We’ve been experiencing a shift in how we approach fashion globally, as we eschew fast fashion and seek ethics and sustainability in our attire. Metropol catches up with one of the country’s leaders in this space – Kowtow’s Gosia Piatek.
Your story of fleeing Poland at the reach of the Soviet Union in 1987 is an incredibly inspiring one. I understand your family had just $200 to their name?
My family left Poland as political asylum refugees in 1985 – I was five years old. During this time Poland was a locked boarder communist nation. It was hard for us to leave and we left everything behind including our friends and family. My parents followed their noses to a refugee camp along the Italian coast, where we stayed for two years whilst we waited to get accepted by New Zealand. Back in the 1980s Europe didn’t have the same influx of refugees as it does now, so we were welcomed with open arms and looked after incredibly well. We were given a house on the beach, I attended school and learnt Italian and have very fond memories of my time there. In 1987 we were granted entry into New Zealand.
What is your design philosophy?
We have an exciting design philosophy as everything we create has to meet our incredibly stringent criteria for sustainability and ethics. For many years, we only worked with fair trade certified organic cotton, and recently we have started to add other fabrics, like tencel made from eucalyptus trees, ZQ certified New Zealand merino wool and swimwear made from recycled fishing nets. Since I have started to live half my year in London it’s really opened me up to meeting new people and learning about new technologies that are on the market. As far as the actual creative design goes, we start with a mood board and think about the creative direction for the season, we design 18 months in advance as we source all our yarn from the farm level (for traceability), so we can’t jump on trends and create what we think is endemic to Kowtow and what we love. In general, reoccurring themes for us are volume, colour, patterns and minimalism.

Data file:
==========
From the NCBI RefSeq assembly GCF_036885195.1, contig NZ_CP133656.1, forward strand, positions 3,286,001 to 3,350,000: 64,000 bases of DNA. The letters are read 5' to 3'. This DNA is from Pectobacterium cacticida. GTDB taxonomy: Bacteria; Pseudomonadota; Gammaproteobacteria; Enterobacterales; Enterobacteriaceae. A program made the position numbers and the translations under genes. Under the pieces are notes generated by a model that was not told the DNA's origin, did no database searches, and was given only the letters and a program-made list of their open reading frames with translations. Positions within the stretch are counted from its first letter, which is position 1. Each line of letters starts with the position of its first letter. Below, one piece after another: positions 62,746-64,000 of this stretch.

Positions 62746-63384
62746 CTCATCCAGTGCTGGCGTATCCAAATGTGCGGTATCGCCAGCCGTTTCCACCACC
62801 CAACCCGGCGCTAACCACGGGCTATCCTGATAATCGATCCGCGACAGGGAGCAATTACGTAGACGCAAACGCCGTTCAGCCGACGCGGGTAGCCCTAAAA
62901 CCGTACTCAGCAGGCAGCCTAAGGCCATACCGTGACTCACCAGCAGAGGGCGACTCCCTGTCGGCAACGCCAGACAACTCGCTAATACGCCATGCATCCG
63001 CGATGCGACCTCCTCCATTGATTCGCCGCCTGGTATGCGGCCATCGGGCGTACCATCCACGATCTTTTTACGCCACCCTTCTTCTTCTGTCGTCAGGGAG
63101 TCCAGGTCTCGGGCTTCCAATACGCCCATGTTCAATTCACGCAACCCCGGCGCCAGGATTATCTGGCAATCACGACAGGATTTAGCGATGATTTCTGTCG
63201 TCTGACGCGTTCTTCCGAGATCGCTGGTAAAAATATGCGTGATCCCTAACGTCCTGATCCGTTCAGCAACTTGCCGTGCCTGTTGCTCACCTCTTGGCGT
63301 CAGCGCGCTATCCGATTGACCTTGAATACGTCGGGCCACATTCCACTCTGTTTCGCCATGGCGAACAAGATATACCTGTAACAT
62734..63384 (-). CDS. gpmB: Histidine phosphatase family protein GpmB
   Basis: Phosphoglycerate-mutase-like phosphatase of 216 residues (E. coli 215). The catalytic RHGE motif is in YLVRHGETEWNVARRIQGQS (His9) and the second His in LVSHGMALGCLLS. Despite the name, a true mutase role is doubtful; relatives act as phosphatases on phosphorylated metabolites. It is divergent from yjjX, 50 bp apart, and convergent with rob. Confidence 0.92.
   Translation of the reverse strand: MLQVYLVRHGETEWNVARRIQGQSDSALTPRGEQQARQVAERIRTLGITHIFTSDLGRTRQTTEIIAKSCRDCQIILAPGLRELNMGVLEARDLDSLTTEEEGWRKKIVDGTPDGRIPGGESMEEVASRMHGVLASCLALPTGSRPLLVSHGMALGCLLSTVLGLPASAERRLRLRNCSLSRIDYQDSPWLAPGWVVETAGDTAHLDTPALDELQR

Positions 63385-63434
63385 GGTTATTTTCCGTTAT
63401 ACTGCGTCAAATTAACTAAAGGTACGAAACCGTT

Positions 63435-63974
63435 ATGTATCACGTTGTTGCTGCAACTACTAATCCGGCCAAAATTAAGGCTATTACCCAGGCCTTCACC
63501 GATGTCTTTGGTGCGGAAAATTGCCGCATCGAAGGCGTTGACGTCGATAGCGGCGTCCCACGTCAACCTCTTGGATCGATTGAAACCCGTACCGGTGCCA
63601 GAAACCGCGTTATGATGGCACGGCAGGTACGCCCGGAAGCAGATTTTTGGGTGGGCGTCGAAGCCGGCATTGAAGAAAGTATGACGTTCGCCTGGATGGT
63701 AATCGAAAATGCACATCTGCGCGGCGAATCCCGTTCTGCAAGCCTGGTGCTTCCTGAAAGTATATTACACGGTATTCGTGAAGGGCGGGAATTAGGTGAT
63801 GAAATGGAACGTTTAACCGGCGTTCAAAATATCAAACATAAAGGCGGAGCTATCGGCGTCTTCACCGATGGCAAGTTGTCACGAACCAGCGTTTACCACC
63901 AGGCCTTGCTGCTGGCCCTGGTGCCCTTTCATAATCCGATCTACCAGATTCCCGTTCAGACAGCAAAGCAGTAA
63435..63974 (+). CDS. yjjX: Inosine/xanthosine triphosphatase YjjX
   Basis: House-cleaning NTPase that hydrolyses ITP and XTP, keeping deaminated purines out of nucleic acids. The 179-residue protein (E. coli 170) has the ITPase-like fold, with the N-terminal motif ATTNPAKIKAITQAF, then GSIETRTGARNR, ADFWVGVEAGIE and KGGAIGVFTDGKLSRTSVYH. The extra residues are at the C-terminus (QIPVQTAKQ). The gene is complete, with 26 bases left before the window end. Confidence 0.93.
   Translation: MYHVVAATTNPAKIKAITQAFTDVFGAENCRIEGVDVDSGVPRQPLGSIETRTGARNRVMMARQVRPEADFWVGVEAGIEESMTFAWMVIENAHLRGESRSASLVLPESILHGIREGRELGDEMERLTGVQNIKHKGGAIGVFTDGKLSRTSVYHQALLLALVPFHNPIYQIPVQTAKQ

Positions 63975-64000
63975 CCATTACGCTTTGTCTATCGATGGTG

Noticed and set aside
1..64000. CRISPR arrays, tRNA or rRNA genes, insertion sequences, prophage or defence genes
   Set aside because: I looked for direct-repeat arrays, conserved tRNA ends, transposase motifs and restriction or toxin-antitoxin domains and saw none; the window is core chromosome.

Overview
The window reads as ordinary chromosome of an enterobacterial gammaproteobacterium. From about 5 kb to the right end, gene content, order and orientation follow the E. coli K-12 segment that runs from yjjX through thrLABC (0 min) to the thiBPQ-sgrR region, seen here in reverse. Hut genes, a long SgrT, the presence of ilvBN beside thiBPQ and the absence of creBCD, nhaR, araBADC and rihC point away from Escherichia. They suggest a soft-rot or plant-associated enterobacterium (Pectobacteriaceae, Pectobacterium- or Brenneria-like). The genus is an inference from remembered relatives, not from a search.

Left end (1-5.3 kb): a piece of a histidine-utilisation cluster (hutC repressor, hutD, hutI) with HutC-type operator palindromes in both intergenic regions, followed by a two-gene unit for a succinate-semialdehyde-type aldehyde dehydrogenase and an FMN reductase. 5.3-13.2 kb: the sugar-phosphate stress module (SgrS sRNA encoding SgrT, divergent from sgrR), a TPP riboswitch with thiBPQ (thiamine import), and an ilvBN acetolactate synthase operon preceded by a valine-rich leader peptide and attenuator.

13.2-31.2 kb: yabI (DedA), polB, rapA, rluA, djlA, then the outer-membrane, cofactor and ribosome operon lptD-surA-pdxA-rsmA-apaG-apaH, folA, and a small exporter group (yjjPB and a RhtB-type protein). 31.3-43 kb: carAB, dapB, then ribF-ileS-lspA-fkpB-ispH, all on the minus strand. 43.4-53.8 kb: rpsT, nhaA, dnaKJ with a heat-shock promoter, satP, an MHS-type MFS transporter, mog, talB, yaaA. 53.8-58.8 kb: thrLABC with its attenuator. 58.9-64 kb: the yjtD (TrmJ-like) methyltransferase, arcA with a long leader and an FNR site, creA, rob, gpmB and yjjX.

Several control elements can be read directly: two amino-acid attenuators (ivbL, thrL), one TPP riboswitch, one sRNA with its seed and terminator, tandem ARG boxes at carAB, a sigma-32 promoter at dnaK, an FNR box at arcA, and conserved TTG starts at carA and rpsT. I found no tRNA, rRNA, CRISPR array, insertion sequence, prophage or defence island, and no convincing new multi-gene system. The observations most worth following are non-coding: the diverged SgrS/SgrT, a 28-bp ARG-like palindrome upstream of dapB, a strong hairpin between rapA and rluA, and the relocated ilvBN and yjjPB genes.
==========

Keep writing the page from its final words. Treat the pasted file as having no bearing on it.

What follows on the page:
Why do you think the world has connected so strongly with Kowtow and what you do?
When I first started Kowtow 13 years ago, the story of ethics and sustainability in fashion wasn’t one many people wanted to hear. However, fast forward to 2019 and we are now living in a very different landscape. Especially after the Rana Plaza disaster which highlighted the affects first world hunger for fashion has on third world labour, people are now wanting to spend their money with brands that they can trust have an ethical and sustainable supply chain and we are one of them. It’s nice to know that we are also very legitimate too; Kowtow was built on very staunch values from day one and it’s only become clearer 13 years on as we take on new information, every product we produce, 100 percent of what we do is made responsibly.